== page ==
An antibiotic drop should be prescribed with the bandage contact lens in place. Use of a topical steroid drop (eg, prednisolone acetate, not prednisolone phosphate) is helpful for comfort and treatment of the inflammation and corneal edema that are often present in the early postprocedure period. These medications can be stopped when the epithelium is healed and the bandage contact lens is removed (usually within the first 1-2 wk).


The main complications related to the removal of calcium deposits on the corneal surface include the following (it is also possible that additional procedures will be needed):

  • Pain
  • Recurrence of the calcium band
  • Corneal scarring
  • Corneal edema
  • Infection
  • Decreased vision or vision loss
  • Persistent or aggravated irregular astigmatism

Occasionally, a mild subepithelial haze can be seen weeks after EDTA chelation. This may resolve on its own. A mild topical steroid (eg, fluorometholone 0.1%) may help to resolve this haze. If there is significant damage to the Bowman membrane, the haze may be permanent.

Contributor Information and Disclosures

Michael Taravella, MD Director of Cornea and Refractive Surgery, Rocky Mountain Lions Eye Institute; Professor, Department of Ophthalmology, University of Colorado School of Medicine

Michael Taravella, MD is a member of the following medical societies: American Academy of Ophthalmology, American Medical Association, American Society of Cataract and Refractive Surgery, Contact Lens Association of Ophthalmologists, Eye Bank Association of America

Disclosure: Received none from AMO/VISX for consulting.

Specialty Editor Board

Francisco Talavera, PharmD, PhD Adjunct Assistant Professor, University of Nebraska Medical Center College of Pharmacy; Editor-in-Chief, Medscape Drug Reference

Disclosure: Received salary from Medscape for employment. for: Medscape.

Chief Editor

John D Sheppard, Jr, MD, MMSc Professor of Ophthalmology, Microbiology and Molecular Biology, Clinical Director, Thomas R Lee Center for Ocular Pharmacology, Ophthalmology Residency Research Program Director, Eastern Virginia Medical School; President, Virginia Eye Consultants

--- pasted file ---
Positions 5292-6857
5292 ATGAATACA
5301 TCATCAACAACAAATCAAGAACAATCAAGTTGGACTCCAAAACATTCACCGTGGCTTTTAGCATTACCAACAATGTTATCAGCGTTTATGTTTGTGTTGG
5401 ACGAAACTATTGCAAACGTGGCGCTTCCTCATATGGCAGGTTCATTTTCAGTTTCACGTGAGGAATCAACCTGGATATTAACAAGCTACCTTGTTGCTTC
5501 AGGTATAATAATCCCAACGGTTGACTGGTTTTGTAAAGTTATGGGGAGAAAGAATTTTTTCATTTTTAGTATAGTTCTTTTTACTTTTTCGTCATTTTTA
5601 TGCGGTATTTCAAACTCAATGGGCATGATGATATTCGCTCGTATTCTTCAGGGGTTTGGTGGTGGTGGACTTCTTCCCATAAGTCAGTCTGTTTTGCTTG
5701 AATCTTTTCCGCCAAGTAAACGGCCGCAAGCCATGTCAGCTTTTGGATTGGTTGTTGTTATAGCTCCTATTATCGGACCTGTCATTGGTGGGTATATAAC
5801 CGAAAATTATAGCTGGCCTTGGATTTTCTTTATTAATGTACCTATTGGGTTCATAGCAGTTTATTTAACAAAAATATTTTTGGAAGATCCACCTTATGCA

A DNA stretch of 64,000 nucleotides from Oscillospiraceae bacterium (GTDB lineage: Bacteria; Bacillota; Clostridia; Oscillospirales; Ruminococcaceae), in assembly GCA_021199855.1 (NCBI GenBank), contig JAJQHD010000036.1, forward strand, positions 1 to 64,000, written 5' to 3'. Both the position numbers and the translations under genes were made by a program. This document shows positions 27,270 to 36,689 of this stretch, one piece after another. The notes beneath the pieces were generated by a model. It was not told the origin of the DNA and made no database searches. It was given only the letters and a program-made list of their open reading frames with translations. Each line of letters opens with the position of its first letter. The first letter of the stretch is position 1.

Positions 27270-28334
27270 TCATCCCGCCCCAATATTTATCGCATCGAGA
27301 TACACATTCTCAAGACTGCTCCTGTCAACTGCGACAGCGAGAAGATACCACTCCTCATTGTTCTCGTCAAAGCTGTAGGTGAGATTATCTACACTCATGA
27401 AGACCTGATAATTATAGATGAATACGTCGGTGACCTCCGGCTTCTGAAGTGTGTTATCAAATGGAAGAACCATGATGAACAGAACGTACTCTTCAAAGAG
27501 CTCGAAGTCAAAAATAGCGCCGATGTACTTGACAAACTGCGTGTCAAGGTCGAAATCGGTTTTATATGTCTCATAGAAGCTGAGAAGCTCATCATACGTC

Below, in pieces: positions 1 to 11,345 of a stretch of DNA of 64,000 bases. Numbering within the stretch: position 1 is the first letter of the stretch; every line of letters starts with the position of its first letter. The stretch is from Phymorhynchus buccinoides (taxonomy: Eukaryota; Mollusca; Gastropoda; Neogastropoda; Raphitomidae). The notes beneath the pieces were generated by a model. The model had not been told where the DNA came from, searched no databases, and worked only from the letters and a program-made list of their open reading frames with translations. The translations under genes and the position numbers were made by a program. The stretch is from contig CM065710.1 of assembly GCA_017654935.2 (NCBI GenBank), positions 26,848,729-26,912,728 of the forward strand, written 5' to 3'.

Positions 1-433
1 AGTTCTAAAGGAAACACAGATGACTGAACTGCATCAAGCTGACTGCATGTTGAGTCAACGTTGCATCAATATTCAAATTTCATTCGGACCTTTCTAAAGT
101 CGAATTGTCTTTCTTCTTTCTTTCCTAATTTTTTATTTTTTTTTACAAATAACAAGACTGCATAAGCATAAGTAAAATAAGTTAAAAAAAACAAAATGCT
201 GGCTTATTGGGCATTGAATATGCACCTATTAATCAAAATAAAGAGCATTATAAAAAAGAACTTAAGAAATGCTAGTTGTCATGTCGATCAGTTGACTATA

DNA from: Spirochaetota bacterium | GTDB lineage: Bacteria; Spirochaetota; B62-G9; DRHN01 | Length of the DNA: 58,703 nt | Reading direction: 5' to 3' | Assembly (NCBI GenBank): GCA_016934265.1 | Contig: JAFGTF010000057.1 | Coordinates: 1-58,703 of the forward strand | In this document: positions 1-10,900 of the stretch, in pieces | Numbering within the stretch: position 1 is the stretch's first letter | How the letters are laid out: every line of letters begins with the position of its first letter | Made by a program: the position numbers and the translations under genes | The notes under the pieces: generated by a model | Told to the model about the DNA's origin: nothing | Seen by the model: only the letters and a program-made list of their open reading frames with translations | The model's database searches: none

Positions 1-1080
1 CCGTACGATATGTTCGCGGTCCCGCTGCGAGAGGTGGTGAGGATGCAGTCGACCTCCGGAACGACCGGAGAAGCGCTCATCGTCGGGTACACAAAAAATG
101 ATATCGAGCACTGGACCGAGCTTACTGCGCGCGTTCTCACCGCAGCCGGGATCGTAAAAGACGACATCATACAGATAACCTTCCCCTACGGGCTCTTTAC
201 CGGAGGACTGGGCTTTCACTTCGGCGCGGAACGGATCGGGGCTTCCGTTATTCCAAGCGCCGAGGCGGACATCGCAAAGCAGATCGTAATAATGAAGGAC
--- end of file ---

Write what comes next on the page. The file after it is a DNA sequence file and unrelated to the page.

John D Sheppard, Jr, MD, MMSc is a member of the following medical societies: American Academy of Ophthalmology, American Society for Microbiology, American Society of Cataract and Refractive Surgery, Association for Research in Vision and Ophthalmology, American Uveitis Society

Disclosure: Nothing to disclose.


Stephen D Plager, MD, FACS Chief, Department of Ophthalmology, Dominican Hospital; Assistant Clinical Professor, Department of Ophthalmology, Stanford University Hospital

Stephen D Plager, MD, FACS is a member of the following medical societies: American College of Surgeons, American Medical Association, American Society of Cataract and Refractive Surgery, and California Medical Association

Disclosure: Nothing to disclose.

Christopher J Rapuano, MD Professor, Department of Ophthalmology, Jefferson Medical College of Thomas Jefferson University; Director of the Cornea Service, Co-Director of Refractive Surgery Department, Wills Eye Institute

Christopher J Rapuano, MD is a member of the following medical societies: American Academy of Ophthalmology, American Society of Cataract and Refractive Surgery, Contact Lens Association of Ophthalmologists, Cornea Society, Eye Bank Association of America, International Society of Refractive Surgery, and Pan-American Association of Ophthalmology

Disclosure: Allergan Honoraria Speaking and teaching; Allergan Consulting fee Consulting; Alcon Honoraria Speaking and teaching; Inspire Honoraria Speaking and teaching; RPS Ownership interest Other; Vistakon Honoraria Speaking and teaching; EyeGate Pharma Consulting; Inspire Consulting fee Consulting; Bausch & Lomb Honoraria Speaking and teaching; Bausch & Lomb Consulting fee Consulting

Francisco Talavera, PharmD, PhD Adjunct Assistant Professor, University of Nebraska Medical Center College of Pharmacy; Editor-in-Chief, Medscape Drug Reference

Disclosure: Medscape Salary Employment

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Band keratopathy. Note the bandlike whitish-grey lesion across the central corneal surface, most prominent on the exposure surfaces, sparing the superior and inferior cornea, and gaps representing corneal nerves passing through the Bowman membrane.
Calcium deposition associated with the use of dexamethasone phosphate. The calcium plaques appear as elevated white lesions at the edge of a persistent epithelial defect.
Total calcification of the cornea. Deep and superficial layers of the cornea are involved with this process.
The image shown is of a patient who developed a calcium plaque following a corneal transplant and the use of a topical steroid phosphate preparation.